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More Than 50 Ideas, Policies, Proposals, Suggestions And Radical Notions To Fight The Affordable Housing Crisis

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The affordable housing crisis is at a fevered pitch. Nearly half of all U.S. renters are cost-burdened, paying more than 30% of after-tax income on housing and thus may have difficulty affording food, clothing, transportation and medical care. The Department of Housing and Urban Development estimates that 12 million households (renting and owning) pay more than 50% of their take-home income on housing each year.

What to do? There are a lot of ideas. Bisnow dug through the great mass of plans, hopes and dreams of government entities, the affordable housing industry, nonprofits, think tanks and observers to show the scale of what is being attempted or considered. The list isn't definitive; with a subject as complicated and thorny as this, there could be many more. Some are merely ideas, others newly enacted policies or rising private initiatives that aren't really tested yet.

Some ideas, perhaps many, might seem wrongheaded or ill-advised. Others, unexpectedly brilliant. Inclusion on this list is not an endorsement by Bisnow.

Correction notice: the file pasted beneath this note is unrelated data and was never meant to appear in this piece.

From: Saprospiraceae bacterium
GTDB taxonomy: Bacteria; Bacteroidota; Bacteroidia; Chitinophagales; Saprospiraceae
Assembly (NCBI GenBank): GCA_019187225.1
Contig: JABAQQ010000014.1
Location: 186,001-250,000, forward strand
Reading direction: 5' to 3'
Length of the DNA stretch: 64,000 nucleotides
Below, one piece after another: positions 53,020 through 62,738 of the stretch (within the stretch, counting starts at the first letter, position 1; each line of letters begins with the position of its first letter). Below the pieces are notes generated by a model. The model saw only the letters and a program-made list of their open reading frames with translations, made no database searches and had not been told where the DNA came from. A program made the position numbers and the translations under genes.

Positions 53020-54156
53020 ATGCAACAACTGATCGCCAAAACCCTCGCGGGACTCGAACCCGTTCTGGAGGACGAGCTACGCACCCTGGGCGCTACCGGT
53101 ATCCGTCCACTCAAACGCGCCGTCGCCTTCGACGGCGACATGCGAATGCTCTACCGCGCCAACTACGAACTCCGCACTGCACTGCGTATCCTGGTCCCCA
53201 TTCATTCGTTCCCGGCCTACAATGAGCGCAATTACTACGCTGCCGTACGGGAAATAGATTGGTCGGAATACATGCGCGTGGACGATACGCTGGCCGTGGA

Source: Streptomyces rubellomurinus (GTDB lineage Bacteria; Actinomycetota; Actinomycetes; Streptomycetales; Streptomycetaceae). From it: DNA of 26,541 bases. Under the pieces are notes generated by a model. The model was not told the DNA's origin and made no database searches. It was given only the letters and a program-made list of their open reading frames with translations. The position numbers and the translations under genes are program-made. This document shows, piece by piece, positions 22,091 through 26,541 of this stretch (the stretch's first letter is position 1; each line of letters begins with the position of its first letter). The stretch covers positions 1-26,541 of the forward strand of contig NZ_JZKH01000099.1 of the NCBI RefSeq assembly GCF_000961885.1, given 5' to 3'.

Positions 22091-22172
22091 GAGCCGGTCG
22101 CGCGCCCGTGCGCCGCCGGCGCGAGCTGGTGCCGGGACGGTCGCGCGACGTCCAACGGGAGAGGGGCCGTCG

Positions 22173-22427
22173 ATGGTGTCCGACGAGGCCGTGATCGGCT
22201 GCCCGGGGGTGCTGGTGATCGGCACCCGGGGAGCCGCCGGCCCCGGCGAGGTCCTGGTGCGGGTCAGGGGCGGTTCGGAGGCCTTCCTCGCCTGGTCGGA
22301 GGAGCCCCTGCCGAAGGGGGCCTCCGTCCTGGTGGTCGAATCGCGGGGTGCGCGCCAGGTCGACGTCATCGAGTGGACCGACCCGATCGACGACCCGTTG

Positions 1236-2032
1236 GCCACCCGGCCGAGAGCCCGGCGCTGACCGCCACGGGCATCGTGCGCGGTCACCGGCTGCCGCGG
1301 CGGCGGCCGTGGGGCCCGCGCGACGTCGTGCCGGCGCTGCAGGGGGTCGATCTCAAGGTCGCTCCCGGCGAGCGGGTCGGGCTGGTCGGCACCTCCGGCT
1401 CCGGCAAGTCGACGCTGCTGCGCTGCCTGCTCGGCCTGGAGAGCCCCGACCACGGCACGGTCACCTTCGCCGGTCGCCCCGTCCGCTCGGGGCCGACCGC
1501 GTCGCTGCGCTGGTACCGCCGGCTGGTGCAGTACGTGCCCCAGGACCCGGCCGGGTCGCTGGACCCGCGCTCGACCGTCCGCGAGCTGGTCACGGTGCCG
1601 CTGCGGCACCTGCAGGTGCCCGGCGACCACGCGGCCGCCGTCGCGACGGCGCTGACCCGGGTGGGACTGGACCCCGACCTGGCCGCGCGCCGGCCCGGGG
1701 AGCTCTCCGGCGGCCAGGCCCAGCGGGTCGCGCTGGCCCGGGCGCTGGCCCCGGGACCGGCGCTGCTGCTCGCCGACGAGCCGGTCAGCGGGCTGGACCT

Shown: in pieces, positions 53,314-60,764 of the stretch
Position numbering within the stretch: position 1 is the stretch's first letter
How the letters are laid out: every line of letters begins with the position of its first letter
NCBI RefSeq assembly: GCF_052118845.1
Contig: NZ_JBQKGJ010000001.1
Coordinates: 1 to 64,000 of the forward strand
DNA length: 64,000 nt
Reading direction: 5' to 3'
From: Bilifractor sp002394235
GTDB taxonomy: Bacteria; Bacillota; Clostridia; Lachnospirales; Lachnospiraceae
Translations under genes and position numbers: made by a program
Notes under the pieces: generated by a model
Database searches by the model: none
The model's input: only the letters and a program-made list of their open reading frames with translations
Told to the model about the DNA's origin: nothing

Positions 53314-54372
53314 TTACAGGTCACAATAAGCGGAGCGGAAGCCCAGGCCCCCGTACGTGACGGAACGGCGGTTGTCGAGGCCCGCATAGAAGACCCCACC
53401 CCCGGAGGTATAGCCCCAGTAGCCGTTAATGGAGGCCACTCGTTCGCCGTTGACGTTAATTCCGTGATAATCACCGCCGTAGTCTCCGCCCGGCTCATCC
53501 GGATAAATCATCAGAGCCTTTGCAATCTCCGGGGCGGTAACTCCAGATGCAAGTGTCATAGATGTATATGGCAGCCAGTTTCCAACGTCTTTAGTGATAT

NATIONAL POLICIES

Though most development and zoning decisions are local, action by the federal government has historically been important in the affordable housing sphere. There is no shortage of ideas about what the U.S. government should do to promote affordable housing.

Capitol Hill
Capitol Hill

Provide more funding for HOPE VI, which was launched in 1992 to redevelop dilapidated public housing, with mixed results. For every $1 of HOPE VI funds, about $1.30 was leveraged by private sector funding, as public-private partnerships facilitate the development of mixed-income communities, according to Shelterforce. Former HUD Secretary Henry Cisneros has been a longtime advocate for the program.